Microsoft has confirmed the breach that allowed a threat actor to gain access to cloud tenants hosting Microsoft Exchange servers.
“The investigation revealed that the threat actor launched credential stuffing attacks against high-risk accounts that didn’t have multi-factor authentication (MFA) enabled and leveraged the unsecured administrator accounts to gain initial access. The unauthorized access to the cloud tenant enabled the actor to create a malicious OAuth application that added a malicious inbound connector in the email server,” the Microsoft 365 Defender Research Team reported.
Throughout the attack, the attackers used a network of single-tenant applications as an identity platform. In addition, the attackers sent large amounts of spam e-mail over short periods of time via other means, “such as connecting to mail servers from rogue IP addresses or sending directly from legitimate cloud-based bulk email sending infrastructure.”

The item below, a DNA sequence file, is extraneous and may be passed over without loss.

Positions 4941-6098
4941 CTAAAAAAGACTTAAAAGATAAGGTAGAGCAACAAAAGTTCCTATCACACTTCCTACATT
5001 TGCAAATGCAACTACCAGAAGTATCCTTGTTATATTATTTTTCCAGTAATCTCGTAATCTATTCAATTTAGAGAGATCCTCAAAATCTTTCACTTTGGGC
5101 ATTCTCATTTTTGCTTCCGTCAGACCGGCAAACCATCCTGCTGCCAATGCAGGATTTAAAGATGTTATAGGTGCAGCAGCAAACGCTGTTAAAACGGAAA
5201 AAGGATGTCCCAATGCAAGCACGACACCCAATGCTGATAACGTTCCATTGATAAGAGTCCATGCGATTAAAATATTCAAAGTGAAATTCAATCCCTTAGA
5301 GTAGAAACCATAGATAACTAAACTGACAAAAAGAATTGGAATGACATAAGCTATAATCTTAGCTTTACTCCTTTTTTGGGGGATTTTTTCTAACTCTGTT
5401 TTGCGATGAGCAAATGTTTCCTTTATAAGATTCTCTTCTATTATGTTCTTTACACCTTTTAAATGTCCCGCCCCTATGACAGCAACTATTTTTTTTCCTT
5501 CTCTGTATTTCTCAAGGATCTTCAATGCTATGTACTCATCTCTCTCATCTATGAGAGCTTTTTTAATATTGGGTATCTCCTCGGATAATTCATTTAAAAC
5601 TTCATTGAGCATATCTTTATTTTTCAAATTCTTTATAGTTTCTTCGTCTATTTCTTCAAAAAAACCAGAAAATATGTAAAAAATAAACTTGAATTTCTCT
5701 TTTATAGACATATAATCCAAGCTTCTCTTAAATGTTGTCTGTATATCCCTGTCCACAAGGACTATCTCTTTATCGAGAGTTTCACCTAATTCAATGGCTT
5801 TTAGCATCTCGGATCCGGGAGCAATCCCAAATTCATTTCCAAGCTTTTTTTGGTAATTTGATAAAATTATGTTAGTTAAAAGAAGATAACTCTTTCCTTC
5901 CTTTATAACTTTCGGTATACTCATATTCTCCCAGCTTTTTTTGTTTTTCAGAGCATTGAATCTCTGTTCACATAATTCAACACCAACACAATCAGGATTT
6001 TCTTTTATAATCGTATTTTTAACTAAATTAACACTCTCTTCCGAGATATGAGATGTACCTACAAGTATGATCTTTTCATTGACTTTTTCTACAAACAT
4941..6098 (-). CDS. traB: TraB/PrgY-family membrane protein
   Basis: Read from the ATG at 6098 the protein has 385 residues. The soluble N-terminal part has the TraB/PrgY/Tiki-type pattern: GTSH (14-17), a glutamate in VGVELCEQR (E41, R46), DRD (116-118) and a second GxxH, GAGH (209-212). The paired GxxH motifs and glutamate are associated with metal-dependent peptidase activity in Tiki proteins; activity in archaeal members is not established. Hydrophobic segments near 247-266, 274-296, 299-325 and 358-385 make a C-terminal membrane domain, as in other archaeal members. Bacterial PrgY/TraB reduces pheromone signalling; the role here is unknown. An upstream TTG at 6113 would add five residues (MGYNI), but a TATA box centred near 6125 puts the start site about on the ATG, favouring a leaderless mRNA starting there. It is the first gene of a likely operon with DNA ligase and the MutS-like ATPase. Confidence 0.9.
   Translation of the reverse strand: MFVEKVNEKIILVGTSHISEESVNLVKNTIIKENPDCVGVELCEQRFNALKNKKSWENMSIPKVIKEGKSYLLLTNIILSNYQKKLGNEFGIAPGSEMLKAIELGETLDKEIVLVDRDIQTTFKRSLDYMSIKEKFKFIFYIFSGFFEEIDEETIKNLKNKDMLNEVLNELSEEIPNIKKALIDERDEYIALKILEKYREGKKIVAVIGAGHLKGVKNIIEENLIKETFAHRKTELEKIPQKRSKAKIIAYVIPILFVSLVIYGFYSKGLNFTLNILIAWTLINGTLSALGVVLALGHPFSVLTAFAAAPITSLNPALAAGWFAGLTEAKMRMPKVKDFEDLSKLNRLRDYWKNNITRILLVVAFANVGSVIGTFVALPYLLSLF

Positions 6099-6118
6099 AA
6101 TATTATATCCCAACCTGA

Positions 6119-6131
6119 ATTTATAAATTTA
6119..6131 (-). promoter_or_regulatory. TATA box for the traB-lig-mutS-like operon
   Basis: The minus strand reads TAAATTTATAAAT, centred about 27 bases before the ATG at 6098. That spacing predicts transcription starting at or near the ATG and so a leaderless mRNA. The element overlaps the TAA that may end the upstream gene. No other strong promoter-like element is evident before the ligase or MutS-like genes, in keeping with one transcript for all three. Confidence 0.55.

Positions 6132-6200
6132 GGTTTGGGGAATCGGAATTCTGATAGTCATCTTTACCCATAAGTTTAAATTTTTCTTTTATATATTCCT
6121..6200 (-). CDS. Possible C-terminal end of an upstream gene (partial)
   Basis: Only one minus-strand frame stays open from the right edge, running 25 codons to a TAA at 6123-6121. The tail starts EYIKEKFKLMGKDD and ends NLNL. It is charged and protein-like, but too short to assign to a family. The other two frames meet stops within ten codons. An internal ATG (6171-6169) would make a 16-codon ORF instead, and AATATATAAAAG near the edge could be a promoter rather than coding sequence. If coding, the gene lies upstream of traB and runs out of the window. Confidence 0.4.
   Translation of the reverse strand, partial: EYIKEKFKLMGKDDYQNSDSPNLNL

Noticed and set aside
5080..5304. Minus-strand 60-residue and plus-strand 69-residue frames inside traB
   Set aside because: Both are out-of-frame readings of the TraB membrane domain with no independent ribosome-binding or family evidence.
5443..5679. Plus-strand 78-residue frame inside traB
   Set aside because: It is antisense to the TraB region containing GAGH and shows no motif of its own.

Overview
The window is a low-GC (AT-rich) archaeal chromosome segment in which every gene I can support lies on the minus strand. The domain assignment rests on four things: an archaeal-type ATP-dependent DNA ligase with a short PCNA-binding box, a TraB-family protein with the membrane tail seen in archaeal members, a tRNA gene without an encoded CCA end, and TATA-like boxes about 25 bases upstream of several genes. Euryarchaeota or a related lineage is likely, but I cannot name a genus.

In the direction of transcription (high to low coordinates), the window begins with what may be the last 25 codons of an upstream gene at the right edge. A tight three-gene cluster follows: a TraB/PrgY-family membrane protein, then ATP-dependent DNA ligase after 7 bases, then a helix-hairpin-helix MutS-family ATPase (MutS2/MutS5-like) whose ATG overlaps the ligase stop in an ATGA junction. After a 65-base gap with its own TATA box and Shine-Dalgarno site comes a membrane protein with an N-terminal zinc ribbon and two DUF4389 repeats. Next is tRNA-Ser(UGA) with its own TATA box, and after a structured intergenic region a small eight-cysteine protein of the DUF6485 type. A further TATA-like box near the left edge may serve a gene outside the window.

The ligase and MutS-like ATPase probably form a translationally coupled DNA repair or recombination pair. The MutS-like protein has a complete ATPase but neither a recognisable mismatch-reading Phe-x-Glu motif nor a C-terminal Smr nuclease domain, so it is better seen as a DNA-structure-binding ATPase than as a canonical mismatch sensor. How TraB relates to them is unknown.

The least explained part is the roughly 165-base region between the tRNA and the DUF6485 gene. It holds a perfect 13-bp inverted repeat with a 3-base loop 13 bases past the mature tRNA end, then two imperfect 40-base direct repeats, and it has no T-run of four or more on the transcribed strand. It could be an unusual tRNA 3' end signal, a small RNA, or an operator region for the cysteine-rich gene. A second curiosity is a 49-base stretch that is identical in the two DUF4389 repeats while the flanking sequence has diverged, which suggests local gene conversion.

After compromising the Exchange servers, the attacker used inbound connector and transport rules designed to help evade detection to deliver phishing emails, and then deleted the malicious inbound connector and all transport rules between spam campaigns, a motive that serves as an additional defense evasion measure.
The OAuth application was dormant for months between the attacks until the attacker used it again. For the new wave of attacks, the attacker added new connectors and rules.
The sources for this piece include an article in BleepingComputer.